On a recent Monday, I opened up the front door and stretching between me and the start of my work week were several inches of snow that had fallen overnight. Again.
Like some gallant Arctic explorer on an expedition, I stared unflinchingly at what covered the path ahead. I had on my roly-poly down-filled coat, the one I’ve worn every frigid day these past two months. I had managed to practically strangle myself wrapping a fleece scarf around my neck and beneath my nose. Earmuffs gripped my neck like a vise. And when I pulled up my hood, I could barely see through a fringe of fake-fur trim.
In one hand I had an oversize purse could easily be mistaken for a small suitcase — big enough for keys, a wallet, a thermos of coffee, assorted papers and notebooks from the office, a glass case, a pair of shoes, a plastic container of leftovers for lunch, three clementines, highlighters, pens, a change purse, aspirin and a small quilted bag with makeup. I also clutched a travel mug of coffee.
Let the expedition begin.
My free hand, swathed in two pairs of gloves, reached for the plastic snow shovel that had been leaning near the front door. I took a step and pushed the shovel. The blade filled with snow. I lifted the shovel up and tilted a few meager cups of snow off to the side.
My ears, buried beneath layers of fleece, down and fur picked up the muffled sputter of a snow blower. I took another step, shoved a few more inches of snow, heaved them onto the eight-inch trench that was my sidewalk. The sputter got louder.
I had probably only gone eight feet before my neighbor, Joe, pushing his snow blower, came down the street, twisted the blower pipe so that it started spitting snow into my yard, and started making his way up to meet me.
“Joe, you don’t need to do that,” I said. Joe, being the gentleman that he is, didn’t point out what a ridiculous sight I made, looking like some sort of sluggish, dim-witted bear clumsily trundling out of a winter stupor. He just moved up the sidewalk and then went back down in reverse, and I waddled behind, swallowed up in my coat and clutching my ridiculous oversize bag.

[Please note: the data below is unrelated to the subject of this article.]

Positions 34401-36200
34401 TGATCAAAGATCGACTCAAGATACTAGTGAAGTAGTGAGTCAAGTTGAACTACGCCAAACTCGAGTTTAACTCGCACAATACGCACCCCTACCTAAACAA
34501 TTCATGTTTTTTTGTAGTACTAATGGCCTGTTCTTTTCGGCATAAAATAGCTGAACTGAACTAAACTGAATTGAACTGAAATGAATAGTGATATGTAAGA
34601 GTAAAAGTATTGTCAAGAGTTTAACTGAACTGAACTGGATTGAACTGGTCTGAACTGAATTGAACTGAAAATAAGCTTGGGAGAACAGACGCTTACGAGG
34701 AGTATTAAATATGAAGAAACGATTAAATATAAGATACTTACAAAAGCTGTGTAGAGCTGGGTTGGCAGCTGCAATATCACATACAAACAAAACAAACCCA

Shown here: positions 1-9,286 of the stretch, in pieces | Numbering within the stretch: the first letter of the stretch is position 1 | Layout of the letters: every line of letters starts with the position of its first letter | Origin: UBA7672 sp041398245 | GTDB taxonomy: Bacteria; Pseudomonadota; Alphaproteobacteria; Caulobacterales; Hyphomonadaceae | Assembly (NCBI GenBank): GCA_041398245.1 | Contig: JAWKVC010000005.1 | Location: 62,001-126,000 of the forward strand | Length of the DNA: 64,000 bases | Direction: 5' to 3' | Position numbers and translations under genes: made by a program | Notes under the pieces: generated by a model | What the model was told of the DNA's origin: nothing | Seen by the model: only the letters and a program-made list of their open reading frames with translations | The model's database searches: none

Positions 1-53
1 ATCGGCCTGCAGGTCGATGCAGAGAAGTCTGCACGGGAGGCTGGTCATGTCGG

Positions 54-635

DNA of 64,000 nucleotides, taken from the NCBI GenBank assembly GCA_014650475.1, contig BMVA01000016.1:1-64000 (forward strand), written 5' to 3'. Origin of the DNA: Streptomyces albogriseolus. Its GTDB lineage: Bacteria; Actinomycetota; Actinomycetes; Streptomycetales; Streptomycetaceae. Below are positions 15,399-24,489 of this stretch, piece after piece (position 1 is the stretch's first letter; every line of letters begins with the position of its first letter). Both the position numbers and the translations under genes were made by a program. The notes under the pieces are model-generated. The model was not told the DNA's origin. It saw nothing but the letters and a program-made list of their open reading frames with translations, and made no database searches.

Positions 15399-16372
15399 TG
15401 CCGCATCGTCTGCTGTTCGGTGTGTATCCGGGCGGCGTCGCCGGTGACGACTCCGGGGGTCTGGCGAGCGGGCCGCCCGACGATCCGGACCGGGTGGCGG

Joe kept plowing down to my car and even made a few indents into the snow at the foot of the driveway before sending me own my way.
It wasn’t the first time nor the last.
Joe doesn’t let a dusting of snow or inches of the white stuff see much daylight before he’s out and about, his snow blower spewing like a fountain of fluff or his leaf blower brushing the sidewalks clear.
Joe regularly takes care of his sidewalk along with those of two neighbors who live alone.
And I am ashamed to admit that he also frequently does a pass at the home of two able-bodied working adults who can’t seem to get their acts together on snowy mornings.
The other morning I went out with plans to shovel the inches that fell overnight only to see that Joe had already been by. I caught up with him as he was heading to our neighbor’s house around the corner on the next street.
“I dusted off your car, too,” Joe said.
He brushed off my thanks the way his leaf blower sweeps away the snow as he keeps walking, rounding the corner to clear another driveway.
Joe is a four-season, all-weather good neighbor. He’s always cheerful, easy to talk to, happy and generous. Just an ordinary Joe, as they say.
When we’ve on vacation, he waters my hanging baskets and cuts our grass — he cheerfully adds us into his mowing schedule, which seems to encompass acres of lawns around town.
The kids across the street know that Joe has ice pops in his freezer in the summer.
Heck, even my dog walks slowly whenever we pass Joe’s house because he knows that oftentimes the man who lives there will give him some treats even though he doesn’t deserve them.
It’s easy to live in a house on a street and have the sidewalk be a great divide, separating us from others. Insulating us. Isolating us.
Joe reminds me that being neighborly is what can make a stretch of a pavement, a cluster of houses, four dogs, three children, and a mix of adults ranging in age from their 30s to their 80s into something more, something better.
Winter, spring, summer, fall, I want to be more like Joe.
Nothing ordinary about that at all.